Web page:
Father & Daughter Film Report



Ian Truitner

Writer, Director, Producer of


Click on image above to see trailer

We ran into Ian at the monthly Other Worlds Austin Film Festival last April

1.) What stage of your life did you become interested in working with films? 

At 5, seeing Star Wars in the theater was my first conscious memory. I was hooked from there. 


2.) What gave you the idea / What event led you to making of TELEIOS…? 

It was a combination of digging out an old script I wrote when I was just 19 called Remote Outpost, along with an article about human genetic modification. I've always wanted to do a sci-fi, but making a competent one is not easy on a small budget. I was fortunate enough to be working for a production company that had a small sound stage in North Hollywood, so then it was a matter of moulding a project that could feasibly be shot all in one location. 


3.) What was the most difficult thing (other than money) you had to deal with in

pro​ducing a film? 

(Either filming-wise, organizational-wise, business-wise, editing, etc....?) Handling the logistics of shooting in a tight space with multiple set rebuilds and limited time. We had to be very creative to convey a sense of scale despite none of our sets being longer than 25 feet across. 

4.) What did you learn about yourself personally by being in the film industry?  by making this film? 

I've been in the industry for some time, so I harbored no illusions about the challenges one faces when producing or selling a film. This is one of the reasons we made a sci-fi this time, because this genre sells better than most sans a big name cast. So far we've done quite well with festivals and international sales, so our plan this time seemed to work.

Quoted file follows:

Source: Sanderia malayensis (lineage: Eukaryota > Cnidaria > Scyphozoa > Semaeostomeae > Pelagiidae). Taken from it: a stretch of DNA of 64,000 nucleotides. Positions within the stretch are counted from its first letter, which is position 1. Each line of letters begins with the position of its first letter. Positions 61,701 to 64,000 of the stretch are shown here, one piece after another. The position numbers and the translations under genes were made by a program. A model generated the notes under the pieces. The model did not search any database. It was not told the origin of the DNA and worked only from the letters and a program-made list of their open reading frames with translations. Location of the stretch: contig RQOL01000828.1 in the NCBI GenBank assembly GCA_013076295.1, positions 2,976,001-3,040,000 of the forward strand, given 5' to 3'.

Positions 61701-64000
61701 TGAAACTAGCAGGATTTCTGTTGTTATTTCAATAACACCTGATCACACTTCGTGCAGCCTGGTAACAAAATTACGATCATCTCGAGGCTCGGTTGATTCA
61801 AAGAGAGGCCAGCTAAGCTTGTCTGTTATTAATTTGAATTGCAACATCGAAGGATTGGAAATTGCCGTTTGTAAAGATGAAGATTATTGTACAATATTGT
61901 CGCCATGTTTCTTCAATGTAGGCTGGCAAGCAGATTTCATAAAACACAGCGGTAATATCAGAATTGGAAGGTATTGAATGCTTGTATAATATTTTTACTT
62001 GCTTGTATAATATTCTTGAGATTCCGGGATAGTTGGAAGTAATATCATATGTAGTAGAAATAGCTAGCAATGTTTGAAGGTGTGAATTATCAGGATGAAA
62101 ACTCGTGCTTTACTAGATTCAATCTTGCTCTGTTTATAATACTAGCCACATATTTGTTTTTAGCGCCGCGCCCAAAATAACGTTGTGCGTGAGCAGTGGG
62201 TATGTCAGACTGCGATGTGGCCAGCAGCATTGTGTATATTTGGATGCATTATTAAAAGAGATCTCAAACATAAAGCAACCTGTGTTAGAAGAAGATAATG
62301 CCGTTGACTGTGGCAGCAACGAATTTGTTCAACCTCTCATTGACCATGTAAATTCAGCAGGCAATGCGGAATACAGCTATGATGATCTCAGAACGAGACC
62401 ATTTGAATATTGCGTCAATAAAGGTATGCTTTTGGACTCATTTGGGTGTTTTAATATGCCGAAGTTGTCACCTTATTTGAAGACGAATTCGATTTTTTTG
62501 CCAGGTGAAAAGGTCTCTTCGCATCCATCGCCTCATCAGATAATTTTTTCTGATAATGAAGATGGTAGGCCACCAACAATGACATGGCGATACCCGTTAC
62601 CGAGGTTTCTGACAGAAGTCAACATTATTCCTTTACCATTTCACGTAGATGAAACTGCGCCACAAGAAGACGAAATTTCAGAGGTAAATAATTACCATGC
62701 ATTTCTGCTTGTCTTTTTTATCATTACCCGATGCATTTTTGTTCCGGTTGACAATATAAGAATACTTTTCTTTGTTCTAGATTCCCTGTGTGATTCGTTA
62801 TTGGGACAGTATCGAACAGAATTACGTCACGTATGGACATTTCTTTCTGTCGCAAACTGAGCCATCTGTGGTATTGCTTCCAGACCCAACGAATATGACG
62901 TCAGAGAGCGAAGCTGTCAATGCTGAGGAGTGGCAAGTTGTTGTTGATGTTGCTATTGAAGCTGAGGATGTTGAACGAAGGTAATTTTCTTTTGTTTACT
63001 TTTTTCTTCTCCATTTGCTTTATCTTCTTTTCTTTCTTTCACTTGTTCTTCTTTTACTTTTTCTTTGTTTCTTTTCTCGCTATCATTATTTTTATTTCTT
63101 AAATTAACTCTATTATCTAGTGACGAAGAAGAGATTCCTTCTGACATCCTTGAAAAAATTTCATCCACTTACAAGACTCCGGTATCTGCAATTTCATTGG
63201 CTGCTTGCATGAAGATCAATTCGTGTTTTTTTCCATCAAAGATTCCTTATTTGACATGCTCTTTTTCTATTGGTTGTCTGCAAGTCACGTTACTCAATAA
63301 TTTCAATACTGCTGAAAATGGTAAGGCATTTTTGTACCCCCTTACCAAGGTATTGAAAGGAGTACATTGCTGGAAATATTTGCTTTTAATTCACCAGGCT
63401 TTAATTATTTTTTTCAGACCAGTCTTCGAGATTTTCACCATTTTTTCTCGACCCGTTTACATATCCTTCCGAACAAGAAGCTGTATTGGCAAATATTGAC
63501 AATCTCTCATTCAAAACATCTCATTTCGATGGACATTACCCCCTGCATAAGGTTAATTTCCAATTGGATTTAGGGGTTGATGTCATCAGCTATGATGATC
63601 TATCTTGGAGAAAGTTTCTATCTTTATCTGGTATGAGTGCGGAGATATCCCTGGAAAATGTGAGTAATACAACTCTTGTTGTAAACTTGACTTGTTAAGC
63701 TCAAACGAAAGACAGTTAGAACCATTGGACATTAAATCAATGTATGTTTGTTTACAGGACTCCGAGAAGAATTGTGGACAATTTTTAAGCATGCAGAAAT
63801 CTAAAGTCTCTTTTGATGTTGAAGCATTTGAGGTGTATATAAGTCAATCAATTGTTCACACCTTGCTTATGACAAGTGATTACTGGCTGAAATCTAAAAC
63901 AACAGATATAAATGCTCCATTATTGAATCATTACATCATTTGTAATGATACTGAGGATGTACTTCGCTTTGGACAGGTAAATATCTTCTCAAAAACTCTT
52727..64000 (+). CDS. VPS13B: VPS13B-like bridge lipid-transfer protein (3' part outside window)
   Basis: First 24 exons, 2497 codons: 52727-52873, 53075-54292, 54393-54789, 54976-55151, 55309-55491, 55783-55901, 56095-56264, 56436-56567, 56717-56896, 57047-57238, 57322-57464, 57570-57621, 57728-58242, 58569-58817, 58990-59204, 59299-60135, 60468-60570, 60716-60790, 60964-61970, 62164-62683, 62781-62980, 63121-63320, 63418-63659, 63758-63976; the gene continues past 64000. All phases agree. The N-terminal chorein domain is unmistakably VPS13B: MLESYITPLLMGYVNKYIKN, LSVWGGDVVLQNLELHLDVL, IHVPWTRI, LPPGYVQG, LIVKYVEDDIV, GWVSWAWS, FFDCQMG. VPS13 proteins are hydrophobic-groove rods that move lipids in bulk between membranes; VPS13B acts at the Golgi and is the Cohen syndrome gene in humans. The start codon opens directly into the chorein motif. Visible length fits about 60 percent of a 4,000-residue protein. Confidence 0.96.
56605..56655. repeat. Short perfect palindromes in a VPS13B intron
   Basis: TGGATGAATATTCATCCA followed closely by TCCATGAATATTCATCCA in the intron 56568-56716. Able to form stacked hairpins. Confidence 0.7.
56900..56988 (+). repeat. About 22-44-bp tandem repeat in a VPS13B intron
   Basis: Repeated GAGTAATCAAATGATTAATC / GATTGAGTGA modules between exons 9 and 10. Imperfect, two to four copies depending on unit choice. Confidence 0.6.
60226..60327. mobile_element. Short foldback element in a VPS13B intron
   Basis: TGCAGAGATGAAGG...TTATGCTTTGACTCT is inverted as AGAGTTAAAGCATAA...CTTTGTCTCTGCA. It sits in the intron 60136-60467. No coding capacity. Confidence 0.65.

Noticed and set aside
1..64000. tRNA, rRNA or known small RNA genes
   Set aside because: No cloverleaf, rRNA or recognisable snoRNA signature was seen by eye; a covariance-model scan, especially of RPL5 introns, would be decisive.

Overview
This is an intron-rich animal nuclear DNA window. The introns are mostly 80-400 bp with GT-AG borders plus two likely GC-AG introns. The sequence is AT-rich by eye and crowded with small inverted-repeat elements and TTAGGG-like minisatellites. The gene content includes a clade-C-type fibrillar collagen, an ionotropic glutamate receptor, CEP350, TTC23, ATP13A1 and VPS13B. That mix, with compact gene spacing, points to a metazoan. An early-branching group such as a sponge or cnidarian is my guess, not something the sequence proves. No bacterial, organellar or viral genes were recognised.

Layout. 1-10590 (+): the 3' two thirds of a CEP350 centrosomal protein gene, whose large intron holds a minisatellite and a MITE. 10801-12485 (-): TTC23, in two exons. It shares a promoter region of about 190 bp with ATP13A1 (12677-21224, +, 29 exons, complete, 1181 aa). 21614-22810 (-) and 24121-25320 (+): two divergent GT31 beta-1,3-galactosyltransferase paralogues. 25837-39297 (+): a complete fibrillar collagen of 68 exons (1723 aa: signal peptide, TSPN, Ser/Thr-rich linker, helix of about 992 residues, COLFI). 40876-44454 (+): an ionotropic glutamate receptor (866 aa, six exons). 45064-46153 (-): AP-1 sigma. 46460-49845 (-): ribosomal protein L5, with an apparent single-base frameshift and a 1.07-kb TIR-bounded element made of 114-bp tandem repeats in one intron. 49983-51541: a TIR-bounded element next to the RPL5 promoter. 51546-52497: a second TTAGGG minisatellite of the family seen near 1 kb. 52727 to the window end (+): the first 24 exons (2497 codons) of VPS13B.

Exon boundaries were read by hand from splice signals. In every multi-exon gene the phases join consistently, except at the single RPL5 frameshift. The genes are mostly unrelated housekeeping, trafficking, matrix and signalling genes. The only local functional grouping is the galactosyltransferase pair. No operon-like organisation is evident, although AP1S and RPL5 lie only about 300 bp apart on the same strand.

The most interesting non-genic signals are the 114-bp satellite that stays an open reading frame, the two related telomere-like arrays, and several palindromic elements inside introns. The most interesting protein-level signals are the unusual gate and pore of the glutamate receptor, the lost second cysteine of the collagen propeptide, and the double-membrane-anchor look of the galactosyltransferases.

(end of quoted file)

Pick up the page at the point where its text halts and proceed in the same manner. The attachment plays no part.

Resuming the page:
5.) What advice can you give others who wish to make films? 

Look at it like becoming a doctor. Make it at 10+ year plan of training, experimenting and learning. If you can pull off something decent that people want to pay to watch before 10 years at it, you're way ahead of the curve, but don't expect it to happen sooner. 


6.) What have you done to get your films ‘out there’? How do you feel distribution of films are changing? 

Festivals and a sales rep who goes to the major film markets (Cannes, Berlin, AFM). For better or worse, it's still an archaic system. It would be nice to see a disruptor that allows filmmakers to connect directly with audiences without so many middlemen, but we're still waiting for that to happen. 

Other credits (above) Ian is know for...

7.) Where do you see the future of films heading? As an industry?  As content? 

There are two types of films that can make money. Huge studio films with $100MIL+ budgets and tiny microbudget films that are so cheaply produced they don't need to make much to recoup cost. Sadly the economics for everything in between has cratered. Fortunately we have some of the most compelling content ever made in the form of TV series, which has helped fill the void. 

Any examples of unexplainable forces or Twilight Zone moments in the making of this film? 

Not on Teleios, but on my first film, which was shot at Howard Hughes old studio, young female art PAs would have doors shut and lock them in rooms. We think Mr. Hughes was up to his old tricks. 


9.) In your own words, what makes your films unique? 

We've seen films about AI and films about human genetic modification. We haven't seen one with both while addressing the hierarchical inevitability that would occur when these three different forms of humans, normal, AI and genetically modified, all existed at the same time. 

That's what Teleios is about. 


And that certainly is what Teleios is about...as well as some nice visual creations: